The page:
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Why Detective Steven McDonald has been a New York treasure for 3 decades

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UPDATE: Steven McDonald, the paralyzed NYPD detective who became a symbol of resilience and forgiveness, died at 59 on Jan. 10, 2017. His death comes more than 30 years after he was shot by a teen bicycle thief in Central Park. 

NEW YORK — For more than 30 years, he's traveled in his wheelchair, with his portable ventilator, to speak at police precincts and show respect at NYPD funerals.  First-grade Detective Steven McDonald is not just an iconic figure in the New York City Police Department, but to all of New York — because of what he's endured — and the grace he's shown in bearing a debilitating injury that he suffered as a young officer.  McDonald even forgave the troubled 15-year-old who shot him in the spine in July 1986, leaving the then-29 year old cop paralyzed from the neck down.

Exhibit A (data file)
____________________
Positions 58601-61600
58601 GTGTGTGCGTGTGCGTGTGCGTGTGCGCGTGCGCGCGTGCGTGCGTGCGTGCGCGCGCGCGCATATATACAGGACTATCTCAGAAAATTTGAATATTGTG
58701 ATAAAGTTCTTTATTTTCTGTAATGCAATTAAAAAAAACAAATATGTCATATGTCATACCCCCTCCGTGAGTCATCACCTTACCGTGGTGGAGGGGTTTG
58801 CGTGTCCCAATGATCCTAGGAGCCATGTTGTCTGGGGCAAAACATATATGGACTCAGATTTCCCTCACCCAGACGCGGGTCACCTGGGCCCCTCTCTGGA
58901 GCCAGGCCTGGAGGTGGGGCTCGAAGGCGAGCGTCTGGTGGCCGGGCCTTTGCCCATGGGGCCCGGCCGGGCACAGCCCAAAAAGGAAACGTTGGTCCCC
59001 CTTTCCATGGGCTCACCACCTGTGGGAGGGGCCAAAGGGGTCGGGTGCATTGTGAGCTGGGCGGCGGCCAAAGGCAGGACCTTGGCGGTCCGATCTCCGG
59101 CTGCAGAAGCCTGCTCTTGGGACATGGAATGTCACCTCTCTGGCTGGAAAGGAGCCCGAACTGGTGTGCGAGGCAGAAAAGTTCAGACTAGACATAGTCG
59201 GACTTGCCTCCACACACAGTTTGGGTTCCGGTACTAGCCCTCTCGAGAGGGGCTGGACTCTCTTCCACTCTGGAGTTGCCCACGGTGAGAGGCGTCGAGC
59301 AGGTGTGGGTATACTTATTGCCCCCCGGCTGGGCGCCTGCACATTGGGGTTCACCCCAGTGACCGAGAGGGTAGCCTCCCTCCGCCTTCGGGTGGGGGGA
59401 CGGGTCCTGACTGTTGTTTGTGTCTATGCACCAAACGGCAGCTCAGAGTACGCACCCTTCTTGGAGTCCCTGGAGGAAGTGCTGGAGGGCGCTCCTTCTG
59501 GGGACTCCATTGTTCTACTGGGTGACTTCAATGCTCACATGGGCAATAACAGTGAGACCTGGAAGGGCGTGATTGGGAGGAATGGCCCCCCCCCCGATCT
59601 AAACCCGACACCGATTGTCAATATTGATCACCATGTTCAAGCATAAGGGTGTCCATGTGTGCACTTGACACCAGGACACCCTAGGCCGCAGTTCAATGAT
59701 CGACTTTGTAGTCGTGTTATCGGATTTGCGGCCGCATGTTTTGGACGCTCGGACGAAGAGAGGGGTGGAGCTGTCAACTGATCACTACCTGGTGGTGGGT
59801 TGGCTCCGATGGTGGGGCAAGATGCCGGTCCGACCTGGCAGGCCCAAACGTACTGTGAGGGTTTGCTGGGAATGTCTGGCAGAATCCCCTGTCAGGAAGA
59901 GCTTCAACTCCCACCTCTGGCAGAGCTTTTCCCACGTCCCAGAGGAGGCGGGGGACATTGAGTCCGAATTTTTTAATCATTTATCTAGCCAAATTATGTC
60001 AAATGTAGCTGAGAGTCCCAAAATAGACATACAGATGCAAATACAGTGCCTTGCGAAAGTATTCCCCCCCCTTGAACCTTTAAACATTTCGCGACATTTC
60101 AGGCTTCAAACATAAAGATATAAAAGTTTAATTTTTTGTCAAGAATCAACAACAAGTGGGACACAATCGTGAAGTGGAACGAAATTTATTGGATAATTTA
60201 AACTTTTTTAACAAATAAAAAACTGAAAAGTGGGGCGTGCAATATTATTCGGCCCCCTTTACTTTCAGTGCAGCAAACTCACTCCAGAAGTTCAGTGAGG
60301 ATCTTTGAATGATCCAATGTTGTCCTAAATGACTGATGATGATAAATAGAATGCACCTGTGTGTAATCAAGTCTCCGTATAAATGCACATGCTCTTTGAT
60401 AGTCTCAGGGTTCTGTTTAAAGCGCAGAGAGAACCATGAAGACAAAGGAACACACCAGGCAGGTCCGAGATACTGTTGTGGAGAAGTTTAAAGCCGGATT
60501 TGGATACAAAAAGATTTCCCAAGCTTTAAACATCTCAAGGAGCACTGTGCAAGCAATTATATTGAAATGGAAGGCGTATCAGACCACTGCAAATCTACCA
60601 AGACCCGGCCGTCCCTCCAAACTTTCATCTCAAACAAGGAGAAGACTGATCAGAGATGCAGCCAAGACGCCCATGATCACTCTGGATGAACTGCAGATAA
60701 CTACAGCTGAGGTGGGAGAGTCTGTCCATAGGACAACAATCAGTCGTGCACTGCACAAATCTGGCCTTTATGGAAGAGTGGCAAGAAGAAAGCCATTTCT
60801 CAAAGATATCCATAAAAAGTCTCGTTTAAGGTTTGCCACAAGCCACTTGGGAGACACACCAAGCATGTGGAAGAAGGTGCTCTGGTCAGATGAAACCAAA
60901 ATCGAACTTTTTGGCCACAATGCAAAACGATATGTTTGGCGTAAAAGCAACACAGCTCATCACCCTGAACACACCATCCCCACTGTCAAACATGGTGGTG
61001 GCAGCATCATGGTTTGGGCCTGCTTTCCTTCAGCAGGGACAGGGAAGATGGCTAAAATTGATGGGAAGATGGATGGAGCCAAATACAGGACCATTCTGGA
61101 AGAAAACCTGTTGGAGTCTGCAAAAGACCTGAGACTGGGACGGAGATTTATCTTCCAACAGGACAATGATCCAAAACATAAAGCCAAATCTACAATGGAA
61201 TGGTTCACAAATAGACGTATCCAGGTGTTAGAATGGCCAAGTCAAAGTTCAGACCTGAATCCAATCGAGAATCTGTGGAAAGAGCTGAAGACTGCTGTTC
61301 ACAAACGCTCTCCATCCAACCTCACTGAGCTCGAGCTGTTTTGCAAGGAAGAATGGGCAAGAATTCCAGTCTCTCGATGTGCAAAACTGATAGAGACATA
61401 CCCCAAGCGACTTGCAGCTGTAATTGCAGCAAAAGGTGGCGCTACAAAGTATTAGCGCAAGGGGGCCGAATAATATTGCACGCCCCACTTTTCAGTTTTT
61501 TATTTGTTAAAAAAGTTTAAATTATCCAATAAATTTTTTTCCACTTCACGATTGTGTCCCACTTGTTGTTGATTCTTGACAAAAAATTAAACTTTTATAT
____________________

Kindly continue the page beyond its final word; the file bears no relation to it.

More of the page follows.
On Sunday, McDonald's heart was beating with the help of life support. Now 59, he's been unresponsive since he suffered a massive heart attack Friday afternoon at his home in Malverne on Long Island.

McDonald's only child, NYPD Sergeant Conor McDonald, changed his profile picture on Facebook early Sunday, showing he and his father marching  together in uniform in a recent St. Patrick's Day parade. Conor and his mother, Patti Ann, have been praying at McDonald's bedside in North Shore University Hospital since the detective went into cardiac arrest Friday.  McDonald's elderly father drove here from Florida and encountered a Saturday snowstorm, on his way to see his ailing son.

The outpouring of support for the family on social media has been heartwarming.

Tara Stackpole, who lost her FDNY husband, Timothy, in the 9/11 terror attacks, posted about the support given to her by Steven and Patti Ann McDonald in the aftermath of the Twin Towers collapse.

Detective McDonald has traveled the world in his wheelchair, carrying a message of faith and forgiveness.

He went to Northern Ireland to encourage movement in the peace talks in the 1990's.

He is known around the globe for his courage — and his commitment to his brothers in blue.